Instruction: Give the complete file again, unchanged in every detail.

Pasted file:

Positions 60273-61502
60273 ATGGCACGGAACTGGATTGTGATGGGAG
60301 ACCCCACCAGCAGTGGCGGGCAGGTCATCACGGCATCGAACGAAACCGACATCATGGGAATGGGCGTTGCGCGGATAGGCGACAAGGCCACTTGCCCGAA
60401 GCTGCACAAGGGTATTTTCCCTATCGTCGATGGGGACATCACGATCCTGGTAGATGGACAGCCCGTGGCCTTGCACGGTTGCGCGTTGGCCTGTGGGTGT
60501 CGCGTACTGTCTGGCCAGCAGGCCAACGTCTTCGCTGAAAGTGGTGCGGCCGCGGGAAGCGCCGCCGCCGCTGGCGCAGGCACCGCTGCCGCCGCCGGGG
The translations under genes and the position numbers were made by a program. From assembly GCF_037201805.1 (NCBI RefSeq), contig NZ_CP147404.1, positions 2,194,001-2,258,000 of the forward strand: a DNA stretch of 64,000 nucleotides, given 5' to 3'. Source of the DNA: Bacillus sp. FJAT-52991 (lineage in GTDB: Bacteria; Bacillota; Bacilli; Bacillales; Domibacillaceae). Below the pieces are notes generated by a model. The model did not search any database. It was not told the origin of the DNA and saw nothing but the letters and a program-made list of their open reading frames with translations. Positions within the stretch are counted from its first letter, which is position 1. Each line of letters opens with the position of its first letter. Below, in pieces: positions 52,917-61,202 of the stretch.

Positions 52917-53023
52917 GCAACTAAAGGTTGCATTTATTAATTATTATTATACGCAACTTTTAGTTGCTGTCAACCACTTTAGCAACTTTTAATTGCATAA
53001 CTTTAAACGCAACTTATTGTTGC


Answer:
Positions 60273-61502
60273 ATGGCACGGAACTGGATTGTGATGGGAG
60301 ACCCCACCAGCAGTGGCGGGCAGGTCATCACGGCATCGAACGAAACCGACATCATGGGAATGGGCGTTGCGCGGATAGGCGACAAGGCCACTTGCCCGAA
60401 GCTGCACAAGGGTATTTTCCCTATCGTCGATGGGGACATCACGATCCTGGTAGATGGACAGCCCGTGGCCTTGCACGGTTGCGCGTTGGCCTGTGGGTGT
60501 CGCGTACTGTCTGGCCAGCAGGCCAACGTCTTCGCTGAAAGTGGTGCGGCCGCGGGAAGCGCCGCCGCCGCTGGCGCAGGCACCGCTGCCGCCGCCGGGG
The translations under genes and the position numbers were made by a program. From assembly GCF_037201805.1 (NCBI RefSeq), contig NZ_CP147404.1, positions 2,194,001-2,258,000 of the forward strand: a DNA stretch of 64,000 nucleotides, given 5' to 3'. Source of the DNA: Bacillus sp. FJAT-52991 (lineage in GTDB: Bacteria; Bacillota; Bacilli; Bacillales; Domibacillaceae). Below the pieces are notes generated by a model. The model did not search any database. It was not told the origin of the DNA and saw nothing but the letters and a program-made list of their open reading frames with translations. Positions within the stretch are counted from its first letter, which is position 1. Each line of letters opens with the position of its first letter. Below, in pieces: positions 52,917-61,202 of the stretch.

Positions 52917-53023
52917 GCAACTAAAGGTTGCATTTATTAATTATTATTATACGCAACTTTTAGTTGCTGTCAACCACTTTAGCAACTTTTAATTGCATAA
53001 CTTTAAACGCAACTTATTGTTGC